In the mid-1920s, Ohio Oil Co. entered the refining and market­ing field through the purchase of the Lincoln Oil Refining Co. of Robinson, Ill.

Ohio Oil President J.C. Donnell died in January 1927 at the age of 72. Donnell’s son, O.D., succeeded him as head of the firm.

In memory of the elder Donnell, his family erected Donnell Memo­rial Stadium on Baldwin Avenue, adjacent to Donnell Middle School. A recreational area in­cluded tennis courts and a wading pool. For many years, people used the pool’s spring water for medici­nal purposes.

Findlay’s public school system had been modernized a few years earlier with the adoption of a jun­ior-senior high school system. Donnell and Glenwood schools were built for seventh, eighth and ninth grades, and an addition was constructed at the senior high for older students.

Mrs. Charles C. Peale, mother of noted clergyman Dr. Norman Vincent Peale, served on the school board at the time. She was responsible for selecting the mot­tos that were carved into the faces of the buildings.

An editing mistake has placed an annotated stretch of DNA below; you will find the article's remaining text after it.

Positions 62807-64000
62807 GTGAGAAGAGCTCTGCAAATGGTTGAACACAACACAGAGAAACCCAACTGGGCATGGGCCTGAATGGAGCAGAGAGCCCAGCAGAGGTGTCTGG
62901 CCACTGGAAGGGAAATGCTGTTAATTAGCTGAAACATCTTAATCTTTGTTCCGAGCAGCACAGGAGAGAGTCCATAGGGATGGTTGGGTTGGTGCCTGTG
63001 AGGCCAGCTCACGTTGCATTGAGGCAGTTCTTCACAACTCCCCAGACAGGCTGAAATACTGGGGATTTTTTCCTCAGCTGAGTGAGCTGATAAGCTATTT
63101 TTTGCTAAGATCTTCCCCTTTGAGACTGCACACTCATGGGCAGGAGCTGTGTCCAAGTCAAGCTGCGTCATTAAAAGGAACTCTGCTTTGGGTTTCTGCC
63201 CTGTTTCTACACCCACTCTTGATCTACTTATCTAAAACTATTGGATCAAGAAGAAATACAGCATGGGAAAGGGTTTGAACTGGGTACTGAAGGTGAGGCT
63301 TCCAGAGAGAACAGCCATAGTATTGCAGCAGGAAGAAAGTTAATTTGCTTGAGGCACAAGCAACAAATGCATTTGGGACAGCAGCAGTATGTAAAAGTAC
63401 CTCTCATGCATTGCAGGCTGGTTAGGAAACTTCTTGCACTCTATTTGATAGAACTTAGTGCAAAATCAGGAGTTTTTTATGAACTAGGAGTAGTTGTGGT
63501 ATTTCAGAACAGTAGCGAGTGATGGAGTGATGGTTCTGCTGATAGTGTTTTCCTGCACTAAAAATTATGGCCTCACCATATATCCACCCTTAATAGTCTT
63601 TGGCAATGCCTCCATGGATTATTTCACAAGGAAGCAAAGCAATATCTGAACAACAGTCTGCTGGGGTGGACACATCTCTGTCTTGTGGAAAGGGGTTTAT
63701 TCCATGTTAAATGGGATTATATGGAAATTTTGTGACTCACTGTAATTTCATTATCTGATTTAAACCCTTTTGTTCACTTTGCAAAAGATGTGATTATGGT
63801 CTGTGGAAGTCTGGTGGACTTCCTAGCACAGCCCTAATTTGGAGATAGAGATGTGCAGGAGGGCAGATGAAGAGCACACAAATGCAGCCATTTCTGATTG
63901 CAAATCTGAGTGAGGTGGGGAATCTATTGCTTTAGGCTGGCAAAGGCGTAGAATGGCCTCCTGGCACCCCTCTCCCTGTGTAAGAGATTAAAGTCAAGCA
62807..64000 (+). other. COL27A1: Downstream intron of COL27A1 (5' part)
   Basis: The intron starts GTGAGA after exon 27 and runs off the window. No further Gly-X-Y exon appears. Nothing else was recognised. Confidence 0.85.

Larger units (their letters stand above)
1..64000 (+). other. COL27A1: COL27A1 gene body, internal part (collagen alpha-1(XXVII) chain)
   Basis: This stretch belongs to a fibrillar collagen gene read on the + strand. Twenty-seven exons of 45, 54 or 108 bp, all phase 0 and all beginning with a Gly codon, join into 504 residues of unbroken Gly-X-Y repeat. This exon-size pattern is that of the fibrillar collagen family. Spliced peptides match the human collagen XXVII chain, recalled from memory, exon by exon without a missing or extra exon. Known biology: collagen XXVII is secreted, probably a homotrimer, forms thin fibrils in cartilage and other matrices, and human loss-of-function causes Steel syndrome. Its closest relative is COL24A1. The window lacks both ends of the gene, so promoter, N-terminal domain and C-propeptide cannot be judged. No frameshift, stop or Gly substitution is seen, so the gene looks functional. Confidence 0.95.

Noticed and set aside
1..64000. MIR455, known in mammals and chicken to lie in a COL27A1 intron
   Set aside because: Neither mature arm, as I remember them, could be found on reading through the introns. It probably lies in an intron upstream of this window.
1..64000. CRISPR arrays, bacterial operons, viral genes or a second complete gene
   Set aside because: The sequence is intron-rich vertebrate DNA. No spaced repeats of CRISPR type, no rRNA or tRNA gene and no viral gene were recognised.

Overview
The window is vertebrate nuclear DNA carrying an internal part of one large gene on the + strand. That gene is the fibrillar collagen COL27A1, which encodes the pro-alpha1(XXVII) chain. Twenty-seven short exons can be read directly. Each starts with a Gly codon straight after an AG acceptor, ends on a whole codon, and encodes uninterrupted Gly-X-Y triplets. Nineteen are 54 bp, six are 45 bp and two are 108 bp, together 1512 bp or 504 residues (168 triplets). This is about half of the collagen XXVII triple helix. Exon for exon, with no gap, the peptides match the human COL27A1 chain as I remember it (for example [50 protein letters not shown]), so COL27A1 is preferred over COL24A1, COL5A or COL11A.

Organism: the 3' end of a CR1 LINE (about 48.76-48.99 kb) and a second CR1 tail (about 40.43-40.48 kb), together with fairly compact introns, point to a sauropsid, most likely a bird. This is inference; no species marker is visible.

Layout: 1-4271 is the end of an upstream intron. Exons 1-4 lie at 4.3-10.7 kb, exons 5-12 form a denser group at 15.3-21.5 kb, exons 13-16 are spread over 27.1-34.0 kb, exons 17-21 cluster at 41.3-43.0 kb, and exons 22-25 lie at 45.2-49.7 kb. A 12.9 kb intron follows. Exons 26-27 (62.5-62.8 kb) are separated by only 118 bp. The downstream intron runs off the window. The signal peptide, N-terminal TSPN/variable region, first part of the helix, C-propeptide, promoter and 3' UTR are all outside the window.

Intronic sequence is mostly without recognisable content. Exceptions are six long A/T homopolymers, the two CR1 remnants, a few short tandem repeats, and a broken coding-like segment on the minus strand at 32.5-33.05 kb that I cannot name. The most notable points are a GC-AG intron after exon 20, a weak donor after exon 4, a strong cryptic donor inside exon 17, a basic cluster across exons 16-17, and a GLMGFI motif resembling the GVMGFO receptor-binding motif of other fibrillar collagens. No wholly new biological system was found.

Civic leaders delighted in Find­lay’s progress. But the city also suffered from growing pains.

The sewage problem had be­come so bad by the end of World War I, the state board of health ordered that a disposal plant be built. Municipal funds were not available at the time, so the city requested and was granted sever­al extensions. In 1927, voters ap­proved a $350,000 bond issue for the plant’s construction.

The decade also saw the end of the old Findlay, Fort Wayne and Western Railroad. Findlay was the eastern terminus of the line. The depot stood at the corner of Main and Sixth streets.